All of these London-based sculptures celebrate cats who were well-loved by their owners. Now immortalised in bronze, they continue to be admired by both tourists and Londoners. It is tempting to give them a stroke and a tickle under the chin, and tell them that they are 'a very fine cat indeed'.
Trim the cat was born in 1799 on board the HMS Reliance on a voyage from the Cape of Good Hope to Botany Bay. In this sculpture he is depicted, in bronze, with Matthew Flinders who Trim sailed with on HMS Investigator as it circumnavigated the Australian mainland.
Flinders described Trim as 'one of the finest animals I ever saw... [his] robe was a clear jet black, with the exception of his four feet, which seemed to have been dipped in snow and his under lip, which rivaled them in whiteness. He had also a white star on his breast'.
This statue is at Euston Railway Station. There are other statues of Trim in Sydney, Port Lincoln and Adelaide in Australia, and at Donington, Lincolnshire.
Mark Richards (b.1958)
Bob was the feline companion of James, a recovering drug addict and busker. He wrote about his experiences in the 2012 book 'A Street Cat Named Bob', which was subsequently made into a successful film. This sculpture is situated on Islington Green, opposite the Waterstones bookshop where James wrote the book. Bob was sculpted by Mid Wales-based artist Tanya Russell.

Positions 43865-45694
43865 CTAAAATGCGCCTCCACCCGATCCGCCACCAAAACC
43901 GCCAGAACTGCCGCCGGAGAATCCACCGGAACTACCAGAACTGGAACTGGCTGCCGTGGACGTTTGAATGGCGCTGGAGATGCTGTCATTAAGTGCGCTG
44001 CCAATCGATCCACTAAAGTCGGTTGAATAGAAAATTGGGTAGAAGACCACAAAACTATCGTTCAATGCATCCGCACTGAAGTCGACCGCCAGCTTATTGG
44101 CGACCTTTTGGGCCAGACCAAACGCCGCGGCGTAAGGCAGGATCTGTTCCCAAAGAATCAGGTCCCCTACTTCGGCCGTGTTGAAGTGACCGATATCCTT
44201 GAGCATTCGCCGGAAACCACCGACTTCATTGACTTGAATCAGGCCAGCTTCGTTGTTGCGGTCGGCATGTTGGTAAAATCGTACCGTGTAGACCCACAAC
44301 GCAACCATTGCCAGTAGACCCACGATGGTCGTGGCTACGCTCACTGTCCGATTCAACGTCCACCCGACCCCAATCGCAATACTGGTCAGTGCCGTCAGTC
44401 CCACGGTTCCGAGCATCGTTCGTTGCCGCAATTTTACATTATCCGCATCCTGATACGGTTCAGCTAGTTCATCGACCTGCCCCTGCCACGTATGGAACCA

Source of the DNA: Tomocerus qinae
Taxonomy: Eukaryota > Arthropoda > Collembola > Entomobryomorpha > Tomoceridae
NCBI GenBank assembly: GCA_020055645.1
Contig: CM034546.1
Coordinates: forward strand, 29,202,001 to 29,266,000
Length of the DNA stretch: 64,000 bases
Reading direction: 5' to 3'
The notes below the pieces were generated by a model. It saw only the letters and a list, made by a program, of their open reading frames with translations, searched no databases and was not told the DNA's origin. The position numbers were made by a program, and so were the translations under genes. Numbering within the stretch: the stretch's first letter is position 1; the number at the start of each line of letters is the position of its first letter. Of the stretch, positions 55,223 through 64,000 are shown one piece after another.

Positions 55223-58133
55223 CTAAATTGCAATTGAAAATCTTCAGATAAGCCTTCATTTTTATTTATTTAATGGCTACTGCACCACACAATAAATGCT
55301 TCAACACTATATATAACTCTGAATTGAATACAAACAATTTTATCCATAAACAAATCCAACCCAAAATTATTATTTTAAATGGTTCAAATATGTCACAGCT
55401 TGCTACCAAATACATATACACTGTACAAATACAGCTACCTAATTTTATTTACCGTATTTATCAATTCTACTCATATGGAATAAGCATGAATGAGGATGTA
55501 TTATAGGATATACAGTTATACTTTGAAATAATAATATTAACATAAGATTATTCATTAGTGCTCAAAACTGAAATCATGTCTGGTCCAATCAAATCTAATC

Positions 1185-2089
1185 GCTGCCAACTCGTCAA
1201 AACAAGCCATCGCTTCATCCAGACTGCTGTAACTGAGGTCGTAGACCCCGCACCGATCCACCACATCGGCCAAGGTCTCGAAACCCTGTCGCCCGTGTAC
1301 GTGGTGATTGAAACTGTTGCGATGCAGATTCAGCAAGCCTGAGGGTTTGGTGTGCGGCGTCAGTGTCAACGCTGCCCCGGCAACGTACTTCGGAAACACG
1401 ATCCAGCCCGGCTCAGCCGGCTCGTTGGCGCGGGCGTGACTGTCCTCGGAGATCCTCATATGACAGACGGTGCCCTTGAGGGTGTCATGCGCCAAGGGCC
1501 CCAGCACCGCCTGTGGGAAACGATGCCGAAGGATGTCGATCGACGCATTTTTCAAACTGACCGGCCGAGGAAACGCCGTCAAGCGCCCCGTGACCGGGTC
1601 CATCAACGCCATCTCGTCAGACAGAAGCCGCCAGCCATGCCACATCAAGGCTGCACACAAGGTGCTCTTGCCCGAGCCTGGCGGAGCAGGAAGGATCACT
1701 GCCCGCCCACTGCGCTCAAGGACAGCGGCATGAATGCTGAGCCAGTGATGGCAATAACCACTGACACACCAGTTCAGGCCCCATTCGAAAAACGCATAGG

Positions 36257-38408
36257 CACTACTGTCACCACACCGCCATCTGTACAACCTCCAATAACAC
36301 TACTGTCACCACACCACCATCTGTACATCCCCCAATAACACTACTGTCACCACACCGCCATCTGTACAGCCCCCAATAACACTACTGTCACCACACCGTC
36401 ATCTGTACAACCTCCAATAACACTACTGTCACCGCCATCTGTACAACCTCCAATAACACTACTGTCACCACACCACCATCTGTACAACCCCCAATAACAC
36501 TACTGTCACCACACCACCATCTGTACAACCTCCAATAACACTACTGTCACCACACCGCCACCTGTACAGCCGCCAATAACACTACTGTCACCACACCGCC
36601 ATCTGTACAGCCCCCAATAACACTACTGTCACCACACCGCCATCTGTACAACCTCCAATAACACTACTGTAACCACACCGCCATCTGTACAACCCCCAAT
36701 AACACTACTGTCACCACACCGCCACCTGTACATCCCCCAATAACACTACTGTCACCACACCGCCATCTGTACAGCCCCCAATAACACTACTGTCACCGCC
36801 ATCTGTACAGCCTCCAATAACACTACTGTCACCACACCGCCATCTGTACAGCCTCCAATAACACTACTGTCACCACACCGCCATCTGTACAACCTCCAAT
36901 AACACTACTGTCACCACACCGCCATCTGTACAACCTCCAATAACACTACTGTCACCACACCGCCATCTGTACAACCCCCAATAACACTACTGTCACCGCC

I love big ginger cats and I was lucky enough to see the real Bob once, wearing his scarf and sitting with James whilst he busked in Covent Garden. It's still one of the most exciting times I have spotted a celebrity in London.
Tanya Russell (b.1975) and James Bowen (b.1979)
Bronze, granite & oak
Humphry was a ginger Tom who was the resident cat for 18 years at the Mary Ward Centre in Queen Square, where the artist, Marcia Solway, was a student of sculpture.
Humphry is now immortalised in bronze and sits near a children's playground at Old Gloucester Street, Holborn, Camden. His ears appear to be worn down, so he has probably been well petted and stroked over the years.
Marcia Debra Solway (1958–1992)
Bronze & granite
Hodge was one of Samuel Johnson's cats, immortalised in James Boswell's 'Life of Johnson'. The statue is in Gough Square in the City London, where Dr Johnson lived (at no. 17).
Hodge is shown in this sculpture seated on a dictionary with oyster shells beside him. The writing engraved on the plaque says: 'HODGE/ "a very fine cat indeed" / belonging to / SAMUEL JOHNSON (1709–1784)'.
Bronze & Portland stone
H 50 cm
Sam the cat is shown climbing down a pillar adjoining a small section of wall in Queen Square, Bloomsbury, Camden.
A free-standing metal sign on the left side of the sculpture tells us that it was donated by the local community in affectionate memory of Patricia Penn (Penny) (1914–1992). Patricia was a local resident, an active member of the Queen Square Residents' Association and a cat lover. Sam was one of her cats.
Bronze & brick
Dick Whittington's Cat
The inscription on the stone details the career of the medieval merchant and city dignitary Sir Richard Whittington (c.1354–1423), including his three terms as Lord Mayor of London. The memorial marks the legendary site where 'Dick Whittington' Sir Richard's folkloric alter ego, returning home discouraged after a disastrous attempt to make his fortune in the city, heard the bells of St Mary-le-Bow ring.
The work was restored in 1935, and the cat sculpture, by Jonathan Kenworthy, was added 1964. In the pantomime 'Dick Whittington', the cat has been given the names Thomas, Tommy, Tommy Tittlemouse or Mouser.
Jonathan Kenworthy (b.1943)
Black Kellymount limestone & Portland stone